Given the precarious state Fiat’s business was in eight years ago, it is perhaps unsurprising that now it has regained its strength, executives want to maximise the ingredients that have turned its fortunes around.
And maximise is an apt phrase.
A few months ago we reported on the 500L, which Fiat would have us believe is a supersized 500. It isn’t related to the successful retro-styled city car, but a practical small car in its own right.
But if you thought the 500L was big, one of two slightly larger versions is now on the market. To be fair, the newest edition to the range is taller rather than bigger.
The 500L Trekking offers greater ground clearance and enhanced traction over the standard model.
All too often people think four-wheel drive will make them unstoppable when road conditions (or off-road conditions) are tricky.
However, in most cases all they need are suitable tyres and electronics that manage traction in a sophisticated way.
The Trekking has this in standard mud and snow tyres, Traction+ electronic hardware to brake spinning wheels and transmit torque to the wheels with better grip, and protective under-body shields.
This should enable it to keep going when the roads are slippery, or cover moderate off-road terrain where its standard sibling would get stuck.
Another, less obvious standard feature that differentiates the Trekking from other models in the range is City Brake Control – an autonomous emergency braking system that can prevent low-speed collisions.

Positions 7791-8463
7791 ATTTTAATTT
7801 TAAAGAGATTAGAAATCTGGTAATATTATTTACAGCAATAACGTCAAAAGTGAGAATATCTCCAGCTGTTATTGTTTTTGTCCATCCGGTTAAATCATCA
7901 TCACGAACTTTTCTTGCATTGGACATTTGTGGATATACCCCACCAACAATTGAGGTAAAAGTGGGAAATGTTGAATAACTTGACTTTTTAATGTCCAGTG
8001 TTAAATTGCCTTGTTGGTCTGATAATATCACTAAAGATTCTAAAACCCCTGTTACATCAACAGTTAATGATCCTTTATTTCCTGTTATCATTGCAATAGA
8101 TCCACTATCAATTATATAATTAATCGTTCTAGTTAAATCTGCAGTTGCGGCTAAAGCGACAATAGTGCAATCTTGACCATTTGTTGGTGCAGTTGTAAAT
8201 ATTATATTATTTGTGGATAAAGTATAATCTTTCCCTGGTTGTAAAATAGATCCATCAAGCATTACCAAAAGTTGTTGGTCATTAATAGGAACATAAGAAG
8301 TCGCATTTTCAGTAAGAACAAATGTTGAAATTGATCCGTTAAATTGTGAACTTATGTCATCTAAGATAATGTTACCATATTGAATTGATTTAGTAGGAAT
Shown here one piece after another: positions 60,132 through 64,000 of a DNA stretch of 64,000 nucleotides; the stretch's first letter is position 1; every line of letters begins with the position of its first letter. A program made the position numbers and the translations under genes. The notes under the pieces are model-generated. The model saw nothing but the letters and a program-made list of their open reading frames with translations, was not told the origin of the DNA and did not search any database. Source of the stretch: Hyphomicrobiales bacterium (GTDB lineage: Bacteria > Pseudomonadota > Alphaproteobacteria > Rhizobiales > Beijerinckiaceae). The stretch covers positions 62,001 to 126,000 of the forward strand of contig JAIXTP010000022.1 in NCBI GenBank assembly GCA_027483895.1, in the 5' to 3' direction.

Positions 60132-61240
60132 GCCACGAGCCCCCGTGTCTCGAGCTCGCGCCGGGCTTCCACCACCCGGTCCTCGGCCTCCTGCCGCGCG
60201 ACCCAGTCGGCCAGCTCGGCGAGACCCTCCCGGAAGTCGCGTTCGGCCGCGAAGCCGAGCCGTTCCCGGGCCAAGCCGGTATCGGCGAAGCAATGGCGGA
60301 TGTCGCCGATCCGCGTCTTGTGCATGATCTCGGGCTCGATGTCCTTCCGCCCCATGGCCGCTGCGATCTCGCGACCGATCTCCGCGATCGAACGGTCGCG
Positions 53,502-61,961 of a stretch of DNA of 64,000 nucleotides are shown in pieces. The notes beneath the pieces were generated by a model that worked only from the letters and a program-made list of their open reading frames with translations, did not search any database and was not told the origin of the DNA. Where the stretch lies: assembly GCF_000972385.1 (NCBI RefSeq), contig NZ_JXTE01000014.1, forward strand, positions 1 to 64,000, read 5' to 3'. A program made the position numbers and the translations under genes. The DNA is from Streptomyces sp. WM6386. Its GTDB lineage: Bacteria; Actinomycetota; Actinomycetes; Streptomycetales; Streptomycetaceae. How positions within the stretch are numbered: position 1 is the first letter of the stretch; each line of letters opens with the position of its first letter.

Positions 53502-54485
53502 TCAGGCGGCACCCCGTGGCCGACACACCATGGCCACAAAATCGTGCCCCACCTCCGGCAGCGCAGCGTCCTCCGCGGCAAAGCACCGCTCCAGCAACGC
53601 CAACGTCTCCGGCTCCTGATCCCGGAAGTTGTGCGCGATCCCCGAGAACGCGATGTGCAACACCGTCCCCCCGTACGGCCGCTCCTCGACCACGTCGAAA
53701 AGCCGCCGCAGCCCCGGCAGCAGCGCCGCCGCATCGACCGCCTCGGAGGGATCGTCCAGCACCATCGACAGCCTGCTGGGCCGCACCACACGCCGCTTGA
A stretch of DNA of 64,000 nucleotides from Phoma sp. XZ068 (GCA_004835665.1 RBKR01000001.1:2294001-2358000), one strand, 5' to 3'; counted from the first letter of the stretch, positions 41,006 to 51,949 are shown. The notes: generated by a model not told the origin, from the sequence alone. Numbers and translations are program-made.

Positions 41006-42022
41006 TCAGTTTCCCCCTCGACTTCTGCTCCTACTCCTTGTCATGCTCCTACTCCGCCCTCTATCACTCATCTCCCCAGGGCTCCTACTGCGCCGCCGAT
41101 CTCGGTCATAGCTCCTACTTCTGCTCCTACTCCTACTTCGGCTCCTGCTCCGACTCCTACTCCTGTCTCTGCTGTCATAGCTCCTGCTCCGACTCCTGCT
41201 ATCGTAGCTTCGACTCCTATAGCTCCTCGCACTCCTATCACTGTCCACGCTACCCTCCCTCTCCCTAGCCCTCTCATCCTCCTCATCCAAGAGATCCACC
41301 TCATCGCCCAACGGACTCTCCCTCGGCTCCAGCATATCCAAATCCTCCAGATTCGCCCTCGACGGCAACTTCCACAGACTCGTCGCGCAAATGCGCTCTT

For the Trekking, which is essentially based on the 500L Lounge with some extra equipment and all-terrain modifications, insurance groups are lower than for the models without City Brake Control – hard evidence that the insurance industry is taking this technology seriously.
The 500L remains unique in being the only car offered with a Lavazza espresso maker as a £200 factory option, although it is unlikely to find its way on to someone’s company car.
We tried the 1.6-litre Multijet diesel, which offers 105bhp along with 60.1mpg on the combined cycle and 122g/km. However, an 85bhp 1.3-litre diesel and the 0.9-litre Twinair petrol engine offer lower CO2 emissions.
The Trekking doesn’t suffer on the road from the greater ground clearance, and proves adept at covering moderately rough terrain off road. It is a capable all-rounder, perhaps more than any other small car.
But buying all of this extra ability comes at a price, so the Trekking would appeal only to fleets that need cars with its breadth of ability.